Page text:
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Why the Iowa caucuses are important

The first contest of the presidential primary is here — this is why it matters

On Jan. 15, Iowa Republicans will gather in community halls around the state to cast votes for the GOP nominee for president.

It’s called a caucus in Iowa, because they cast ballots differently than in other states. But the important thing is that it will be the first time voters in any state express their will in choosing a candidate for the nation’s highest office.

Iowans don’t decide who the Republican party nominee will be, all on their own. But they have outsize influence in the process, a role they have played since the 1970s, when parties began to choose nominees through the primary process rather than at their conventions.

Interior of store with T-shirt on display that reads: Iowa! For some reason you have to come here to be president!
People shop for politics-themed shirts and other items at the store Raygun on the day of the Iowa Caucus in Des Moines, Iowa, Feb. 3, 2020. (Jonathan Ernst/Reuters)

Why does Iowa have so much influence?

Well, Iowa goes first. And that counts for a lot.

Iowa Republicans and Democrats have both fought for years to keep their place at the head of the line. Their grasp on that spot has been slipping, and this year the Democratic National Committee moved the South Carolina primary to the front of the calendar, greatly diminishing Iowa’s importance in choosing a nominee for the Democratic party.

In the GOP, however, Iowa is still the first official contest. The Iowa caucus winner has not always been the eventual Republican nominee for president. In fact, in the nearly 50 years since the caucuses started, only two nonincumbent Republican presidential candidates won Iowa and then became the nominee: Bob Dole in 1996 and George W. Bush in 2000.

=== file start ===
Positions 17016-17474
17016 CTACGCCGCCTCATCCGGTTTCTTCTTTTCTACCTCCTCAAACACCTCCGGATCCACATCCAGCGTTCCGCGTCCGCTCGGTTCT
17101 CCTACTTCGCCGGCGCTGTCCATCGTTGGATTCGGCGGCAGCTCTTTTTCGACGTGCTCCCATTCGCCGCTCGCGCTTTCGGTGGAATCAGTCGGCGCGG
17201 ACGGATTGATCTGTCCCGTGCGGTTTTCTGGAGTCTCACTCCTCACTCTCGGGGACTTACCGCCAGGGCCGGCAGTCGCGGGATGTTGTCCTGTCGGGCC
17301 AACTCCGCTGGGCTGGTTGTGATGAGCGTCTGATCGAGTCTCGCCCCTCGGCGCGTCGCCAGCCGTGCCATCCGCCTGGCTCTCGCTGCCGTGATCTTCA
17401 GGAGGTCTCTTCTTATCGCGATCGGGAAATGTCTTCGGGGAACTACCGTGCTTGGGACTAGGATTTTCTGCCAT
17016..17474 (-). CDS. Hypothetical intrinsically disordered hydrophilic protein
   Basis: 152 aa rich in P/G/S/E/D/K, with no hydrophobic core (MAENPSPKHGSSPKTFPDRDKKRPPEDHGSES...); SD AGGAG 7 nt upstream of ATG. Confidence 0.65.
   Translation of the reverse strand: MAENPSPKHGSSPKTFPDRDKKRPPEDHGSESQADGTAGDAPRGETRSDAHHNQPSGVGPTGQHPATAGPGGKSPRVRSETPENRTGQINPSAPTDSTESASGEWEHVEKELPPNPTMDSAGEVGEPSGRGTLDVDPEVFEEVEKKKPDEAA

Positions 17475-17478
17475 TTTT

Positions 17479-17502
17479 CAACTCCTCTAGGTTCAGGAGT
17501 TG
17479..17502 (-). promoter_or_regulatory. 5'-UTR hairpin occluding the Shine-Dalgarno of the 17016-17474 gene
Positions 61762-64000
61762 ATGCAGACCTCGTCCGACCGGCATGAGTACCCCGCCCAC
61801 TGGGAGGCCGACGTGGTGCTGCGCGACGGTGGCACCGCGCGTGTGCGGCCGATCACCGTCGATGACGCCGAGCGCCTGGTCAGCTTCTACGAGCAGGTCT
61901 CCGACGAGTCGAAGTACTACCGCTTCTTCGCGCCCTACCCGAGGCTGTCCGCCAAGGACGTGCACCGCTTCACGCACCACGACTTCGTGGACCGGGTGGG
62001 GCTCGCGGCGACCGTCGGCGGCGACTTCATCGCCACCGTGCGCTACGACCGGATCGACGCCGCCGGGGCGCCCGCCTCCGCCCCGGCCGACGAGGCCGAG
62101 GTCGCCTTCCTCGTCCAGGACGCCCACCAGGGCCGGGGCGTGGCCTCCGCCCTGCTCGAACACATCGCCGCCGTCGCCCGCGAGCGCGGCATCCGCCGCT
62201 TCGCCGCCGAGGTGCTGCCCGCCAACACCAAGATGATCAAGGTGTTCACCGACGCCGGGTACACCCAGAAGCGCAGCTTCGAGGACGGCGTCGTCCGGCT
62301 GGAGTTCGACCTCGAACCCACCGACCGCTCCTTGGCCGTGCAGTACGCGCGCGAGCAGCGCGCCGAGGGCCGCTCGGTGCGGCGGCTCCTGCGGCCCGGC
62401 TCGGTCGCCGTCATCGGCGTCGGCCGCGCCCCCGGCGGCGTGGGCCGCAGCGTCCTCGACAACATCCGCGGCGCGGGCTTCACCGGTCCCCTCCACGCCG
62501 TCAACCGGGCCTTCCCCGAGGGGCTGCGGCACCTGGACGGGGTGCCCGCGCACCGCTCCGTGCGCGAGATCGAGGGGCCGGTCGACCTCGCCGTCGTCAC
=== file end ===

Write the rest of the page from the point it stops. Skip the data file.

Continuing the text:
Sen. Phil Gramm and Sen. Bob Dole.
Sen. Phil Gramm waves after endorsing Sen. Bob Dole for president in New Hampshire on Feb. 18, 1996. (Gary Hershorn/Reuters)

In 2012, Mitt Romney was announced the winner the night of the caucuses and went on to become the nominee, but it was later determined that Rick Santorum had actually won.

Maybe more important than whether Iowa picks winners, however, is the fact that the Iowa results reduce the number of candidates running for the nomination. It narrows the field, usually down to two or three candidates.

What does that mean for 2024?

It means that Ron DeSantis has the most to lose in Iowa. The Florida governor has made Iowa his focus for a long time. Last month he completed a tour of all 99 counties in the state, which he began last summer.

The Iowa electorate is more traditionally conservative than the next state in the primary process: New Hampshire, where voters pride themselves for their independence a bit more.

New Hampshire voters have sometimes counterbalanced the result in Iowa. John McCain lost Iowa to Mike Huckabee in 2008 but rode a win in New Hampshire to the nomination. Similarly, Donald Trump lost in Iowa to Ted Cruz in 2016 but then won the Granite State, sending him on his way to the nomination.

Mike Huckabee apparently on stage surrounded by supporters.
Former Arkansas Gov. Mike Huckabee celebrates his victory in the 2008 Republican Iowa caucus at a rally in Des Moines, Iowa, Jan. 3, 2008. (Jim Bourg/Reuters)

Nikki Haley, the former South Carolina governor, is hoping that New Hampshire plays the same role this year. Trump’s lead in the Granite State — while still large, at 46% to Haley’s 25% — is several points smaller than his 51% to 20% advantage over DeSantis in Iowa.

But no matter what, as long as Haley, DeSantis and former New Jersey Gov. Chris Christie are splitting the anti-Trump vote three different ways, Trump is going to run away with the nomination.

That’s where Iowa comes in, however. If it knocks DeSantis or Haley out, and gives one of them a better chance at a one-on-one confrontation with Trump, it increases their chances of pulling off a big upset.